I won’t pretend my response to the work was analytical or erudite. I just felt — and continue to feel — uplifted by it.
I had a similar experience with a painting I saw on Instagram. So much so, I bought it.
The artist is local (New Zealand) and also makes wonderful small sculptures of houses (you can see them here).
I didn’t fully realise it until I was sorting photos for The Changing Seasons, but the colour palate of the landscape around me right now, is the same as in Natalie’s painting.
I’ve mentioned a few times this month that parts of New Zealand, including Auckland, are in drought at the moment. It’s particularly noticeable where land has been cleared for animal grazing. On a recent trip to Raglan, we drove through mile after mile of fragile, brown grass; broken only by occasional stands of trees and irrigated fields of maize — presumably being grown as animal feed.
At home, I’ve been incredibly grateful for our rainwater tank which has allowed me to keep my plants alive without resorting to “city water.”
I’ve managed to sustain “proactive hopefulness” largely by not engaging with mainstream news media and spending as much time as possible in my little garden.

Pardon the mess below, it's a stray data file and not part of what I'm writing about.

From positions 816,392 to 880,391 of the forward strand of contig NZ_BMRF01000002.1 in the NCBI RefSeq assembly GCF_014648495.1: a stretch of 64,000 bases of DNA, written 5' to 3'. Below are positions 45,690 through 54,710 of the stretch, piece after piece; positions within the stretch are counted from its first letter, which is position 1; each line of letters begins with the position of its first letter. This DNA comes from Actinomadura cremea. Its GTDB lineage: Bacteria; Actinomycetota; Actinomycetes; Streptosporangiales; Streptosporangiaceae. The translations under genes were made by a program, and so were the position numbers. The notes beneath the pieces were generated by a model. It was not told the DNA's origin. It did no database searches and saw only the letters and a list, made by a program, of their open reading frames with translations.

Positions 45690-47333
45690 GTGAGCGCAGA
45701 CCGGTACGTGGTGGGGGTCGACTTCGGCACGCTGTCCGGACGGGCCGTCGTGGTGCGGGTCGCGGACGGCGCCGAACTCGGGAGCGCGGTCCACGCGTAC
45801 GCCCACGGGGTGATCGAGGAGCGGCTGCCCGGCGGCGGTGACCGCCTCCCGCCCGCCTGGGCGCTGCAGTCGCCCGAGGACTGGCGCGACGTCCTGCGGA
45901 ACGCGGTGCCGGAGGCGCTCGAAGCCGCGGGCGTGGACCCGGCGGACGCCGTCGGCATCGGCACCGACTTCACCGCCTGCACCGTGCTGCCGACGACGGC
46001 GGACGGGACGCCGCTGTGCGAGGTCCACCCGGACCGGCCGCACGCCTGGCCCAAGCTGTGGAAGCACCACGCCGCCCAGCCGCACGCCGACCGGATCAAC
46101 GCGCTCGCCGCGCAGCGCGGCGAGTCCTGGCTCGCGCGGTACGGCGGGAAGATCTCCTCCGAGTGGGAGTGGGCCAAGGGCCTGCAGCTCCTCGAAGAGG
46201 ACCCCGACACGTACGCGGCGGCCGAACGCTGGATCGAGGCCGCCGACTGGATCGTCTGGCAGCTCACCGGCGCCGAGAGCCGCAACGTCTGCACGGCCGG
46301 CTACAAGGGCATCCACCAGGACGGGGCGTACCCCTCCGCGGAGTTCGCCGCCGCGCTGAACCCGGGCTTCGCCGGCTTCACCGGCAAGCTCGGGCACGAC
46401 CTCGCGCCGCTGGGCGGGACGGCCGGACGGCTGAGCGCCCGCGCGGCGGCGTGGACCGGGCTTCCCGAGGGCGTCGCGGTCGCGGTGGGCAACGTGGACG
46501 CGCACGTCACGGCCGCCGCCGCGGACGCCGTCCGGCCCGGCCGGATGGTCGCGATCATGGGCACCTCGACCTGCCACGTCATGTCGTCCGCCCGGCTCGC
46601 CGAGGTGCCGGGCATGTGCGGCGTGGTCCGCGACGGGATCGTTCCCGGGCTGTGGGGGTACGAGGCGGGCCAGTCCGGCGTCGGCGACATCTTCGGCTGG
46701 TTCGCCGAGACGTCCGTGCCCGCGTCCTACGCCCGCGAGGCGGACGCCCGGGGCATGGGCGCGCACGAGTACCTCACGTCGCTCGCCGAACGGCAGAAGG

As always, I end the month with a list of projects that excite me, but in which I’ve barely made a dent. I can partly blame a cold which hit me harder than expected and has clung on far too long. But I suspect that I perhaps need to take stock of my life and prioritize my time better.
And of course, in that spirit (NOT), I bought some lovely writing paper and envelopes so that I can send real, actual letters to people.
I could explain why, but I think it deserves a separate post … to come.
About The Changing Seasons
The Changing Seasons is a monthly challenge where bloggers around the world share what’s been happening in their month.
If you would like to join in, here are the guidelines:
The Changing Seasons Version One (photographic):
Each month, post 5-20 photos in a gallery that you feel represent your month
Don’t use photos from your archive. Only new shots.
Tag your posts with #MonthlyPhotoChallenge and #TheChangingSeasons so that others can find them.
The Changing Seasons Version Two (you choose the format):